ATLANTA — Dozens of Georgians tell Channel 2 Action News they’re desperate to understand why they were denied critical aid they believe they qualify for.
After previous reporting on pandemic relief aid for Georgia renters, Channel 2 investigative reporter Ashli Lincoln heard from viewers struggling to understand why Georgia’s Department of Community Affairs denied their claims.
“It keeps me up at night,” East Atlanta renter Ceylan Odunkesenler told Lincoln. “I feel like I’m trapped.”
Odunkesenler and her partner were restaurant workers when the pandemic hit. They’ve struggled to pay bills and rising rent.
Including late fees, Odunkesenler said she owes her landlord $23,000.
“At this point I’ve done everything I know to do,” Odunkesenler said. “You can’t pay something that you don’t have. I do not have $23,000.”
In December 2021, Odunkesenler applied for federal rental assistance through DCA because she believed she met the qualifications for the program. She supplied the state with tax forms and eviction notices to show she met financial hardship and income requirements.
But after six months of waiting, she logged into DCA’s online portal to learn she’d been denied help.
“What’s the response you get from the state when you try to reach out to them?” Lincoln asked.
“Crickets,” Odunkesenler said. “Nothing. No response.”
DeKalb County resident Nicole Hart showed Lincoln paperwork she believed proved she also qualified for the rental relief.
Hart is an independent landlord who rented out the basement of her Ellenwood home after her family catering business stopped during the pandemic.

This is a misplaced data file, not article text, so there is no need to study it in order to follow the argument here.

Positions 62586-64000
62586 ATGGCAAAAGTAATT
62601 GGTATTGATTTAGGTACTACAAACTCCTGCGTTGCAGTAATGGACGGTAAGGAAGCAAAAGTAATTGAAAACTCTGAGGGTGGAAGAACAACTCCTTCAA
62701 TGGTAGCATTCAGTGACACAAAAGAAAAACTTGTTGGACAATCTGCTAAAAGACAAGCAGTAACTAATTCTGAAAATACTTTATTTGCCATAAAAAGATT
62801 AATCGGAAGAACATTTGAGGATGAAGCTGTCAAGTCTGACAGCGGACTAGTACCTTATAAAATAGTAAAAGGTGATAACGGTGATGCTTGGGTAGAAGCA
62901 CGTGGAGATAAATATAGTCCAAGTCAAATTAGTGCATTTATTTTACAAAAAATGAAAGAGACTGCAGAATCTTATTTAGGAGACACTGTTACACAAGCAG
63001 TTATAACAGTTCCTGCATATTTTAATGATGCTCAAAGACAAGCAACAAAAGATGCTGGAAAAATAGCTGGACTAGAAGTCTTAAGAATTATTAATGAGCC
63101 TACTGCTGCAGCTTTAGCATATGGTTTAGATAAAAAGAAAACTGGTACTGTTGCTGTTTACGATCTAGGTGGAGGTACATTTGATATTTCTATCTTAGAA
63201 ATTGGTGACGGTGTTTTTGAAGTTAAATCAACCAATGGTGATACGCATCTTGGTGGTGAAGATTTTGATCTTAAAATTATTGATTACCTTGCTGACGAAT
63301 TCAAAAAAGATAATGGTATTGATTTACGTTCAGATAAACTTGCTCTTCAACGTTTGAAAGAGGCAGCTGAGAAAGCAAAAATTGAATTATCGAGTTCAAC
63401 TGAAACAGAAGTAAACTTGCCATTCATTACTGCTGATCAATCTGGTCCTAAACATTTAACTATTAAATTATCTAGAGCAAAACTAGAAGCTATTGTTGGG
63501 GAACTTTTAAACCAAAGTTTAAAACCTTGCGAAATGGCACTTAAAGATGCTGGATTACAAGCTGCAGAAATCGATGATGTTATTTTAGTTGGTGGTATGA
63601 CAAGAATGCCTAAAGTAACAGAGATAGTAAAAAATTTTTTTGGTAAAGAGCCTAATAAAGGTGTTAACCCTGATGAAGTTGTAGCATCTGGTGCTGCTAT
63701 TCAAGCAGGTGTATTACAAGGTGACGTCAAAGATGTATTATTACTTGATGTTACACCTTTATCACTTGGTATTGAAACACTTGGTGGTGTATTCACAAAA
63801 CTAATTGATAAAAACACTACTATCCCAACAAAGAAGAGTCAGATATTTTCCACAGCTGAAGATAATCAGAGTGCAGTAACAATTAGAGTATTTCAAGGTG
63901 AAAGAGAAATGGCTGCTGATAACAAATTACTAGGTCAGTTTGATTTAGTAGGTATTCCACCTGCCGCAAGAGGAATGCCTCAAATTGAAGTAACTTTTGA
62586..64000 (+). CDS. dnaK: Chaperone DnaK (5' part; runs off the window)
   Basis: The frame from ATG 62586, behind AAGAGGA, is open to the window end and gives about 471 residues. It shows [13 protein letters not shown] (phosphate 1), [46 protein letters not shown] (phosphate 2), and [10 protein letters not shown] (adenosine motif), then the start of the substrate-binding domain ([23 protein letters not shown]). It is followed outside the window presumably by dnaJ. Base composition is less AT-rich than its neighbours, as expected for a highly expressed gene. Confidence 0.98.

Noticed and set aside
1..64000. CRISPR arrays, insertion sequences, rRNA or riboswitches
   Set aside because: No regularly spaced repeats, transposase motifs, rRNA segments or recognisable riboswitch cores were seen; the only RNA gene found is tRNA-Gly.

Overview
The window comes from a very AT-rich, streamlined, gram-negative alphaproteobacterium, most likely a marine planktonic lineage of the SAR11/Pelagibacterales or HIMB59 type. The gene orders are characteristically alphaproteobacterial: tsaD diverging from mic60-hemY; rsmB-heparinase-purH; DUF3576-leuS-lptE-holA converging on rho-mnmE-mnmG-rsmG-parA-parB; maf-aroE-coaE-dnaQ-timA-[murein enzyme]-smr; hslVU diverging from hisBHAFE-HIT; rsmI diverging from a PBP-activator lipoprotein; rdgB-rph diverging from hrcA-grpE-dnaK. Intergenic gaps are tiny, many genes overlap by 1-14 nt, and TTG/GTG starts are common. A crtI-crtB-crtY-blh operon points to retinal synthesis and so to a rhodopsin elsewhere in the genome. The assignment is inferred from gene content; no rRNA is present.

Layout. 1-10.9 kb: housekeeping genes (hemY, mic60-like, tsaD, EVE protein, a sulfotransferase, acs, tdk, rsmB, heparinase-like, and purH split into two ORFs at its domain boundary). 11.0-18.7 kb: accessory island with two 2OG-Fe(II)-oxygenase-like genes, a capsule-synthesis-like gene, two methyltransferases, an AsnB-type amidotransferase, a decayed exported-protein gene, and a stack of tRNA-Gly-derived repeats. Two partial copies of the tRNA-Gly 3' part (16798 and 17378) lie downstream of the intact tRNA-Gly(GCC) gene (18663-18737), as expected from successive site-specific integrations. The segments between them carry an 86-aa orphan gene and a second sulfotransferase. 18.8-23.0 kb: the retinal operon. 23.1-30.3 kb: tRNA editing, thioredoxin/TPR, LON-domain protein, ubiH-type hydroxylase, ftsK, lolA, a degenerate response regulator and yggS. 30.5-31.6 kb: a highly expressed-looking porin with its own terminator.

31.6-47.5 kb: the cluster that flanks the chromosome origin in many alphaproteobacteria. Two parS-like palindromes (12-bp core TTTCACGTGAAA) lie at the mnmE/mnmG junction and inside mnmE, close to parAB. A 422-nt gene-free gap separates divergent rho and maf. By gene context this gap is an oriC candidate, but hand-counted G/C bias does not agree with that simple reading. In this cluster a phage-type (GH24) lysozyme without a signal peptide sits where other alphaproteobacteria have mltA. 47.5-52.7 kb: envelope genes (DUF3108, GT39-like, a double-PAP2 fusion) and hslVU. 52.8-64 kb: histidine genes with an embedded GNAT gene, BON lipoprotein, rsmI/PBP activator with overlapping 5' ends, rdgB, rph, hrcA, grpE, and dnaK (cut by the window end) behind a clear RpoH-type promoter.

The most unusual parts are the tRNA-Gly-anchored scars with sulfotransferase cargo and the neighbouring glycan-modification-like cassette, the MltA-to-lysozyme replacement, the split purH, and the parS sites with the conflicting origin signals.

“Times were getting rough,” Hart said.
But her tenant caught COVID-19, and because of long-haul symptoms, they continue to struggle to find employment.
Hart didn’t want to evict her tenant, so she applied for the rental assistance program in August 2021. Nearly 11 months later, she learned she too was denied.
“Did the state give you a specific exact reason why your application was denied?” Lincoln asked.
“I’ve had no communication whatsoever,” Hart said.
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Tonya Curry, deputy commissioner for housing at the Georgia Department of Community Affairs, told Lincoln the state works around the clock processing $1 billion in federal COVID-19 funds to relieve Georgians.
“We definitely received a huge demand,” Curry said.
Her department stood up the program to get critical federal aid in the hands of Georgians in weeks. Nearly 300 employees process the aid applications.
Of the $989 million in federal funds given to the state, including money for COVID-19 and non-COVID-19 hardships, more than $600 million has been awarded to tens of thousands of Georgia renters and landlords.
“It’s pretty easy for people to say I didn’t get rental assistance or I wasn’t helped, but close to 600 million has gone out the door,” Curry said.
Curry told Lincoln the state’s online portal is the best way to get in touch with the state about processing an application.
But dozens of applicants like Odunkesenler and Hart contacted Lincoln when they said they received no response for months to messages on the state’s online portal.
The state said of the 135,205 applications they’ve received, about 60% were denied.
“We get dozens of calls every day throughout our offices,” said Lindsey Siegel, an attorney with Atlanta Legal Aid.
Siegel said navigating state and local programs giving out federal COVID-19 assistance is a challenge for Georgians across the state.
People who contact her may not have internet or computer access, or the amount of paperwork some programs require creates a barrier.
“We sometimes see situations where tenants are denied with no explanation,” Siegel said.
Channel 2 Action News asked the state about Odunkesenler’s and Hart’s denied applications and why the state has not responded to questions about their claims.
A spokesperson for the state said via email that Hart’s application is “under fraud review” because of conflicting information on her application.
Odunkesenler’s application was originally denied based on missing documentation. She said her status in the online portal now reads “additional information required” instead of “denied.”
The state recommended the following groups to Georgians who need help applying for rental assistance:
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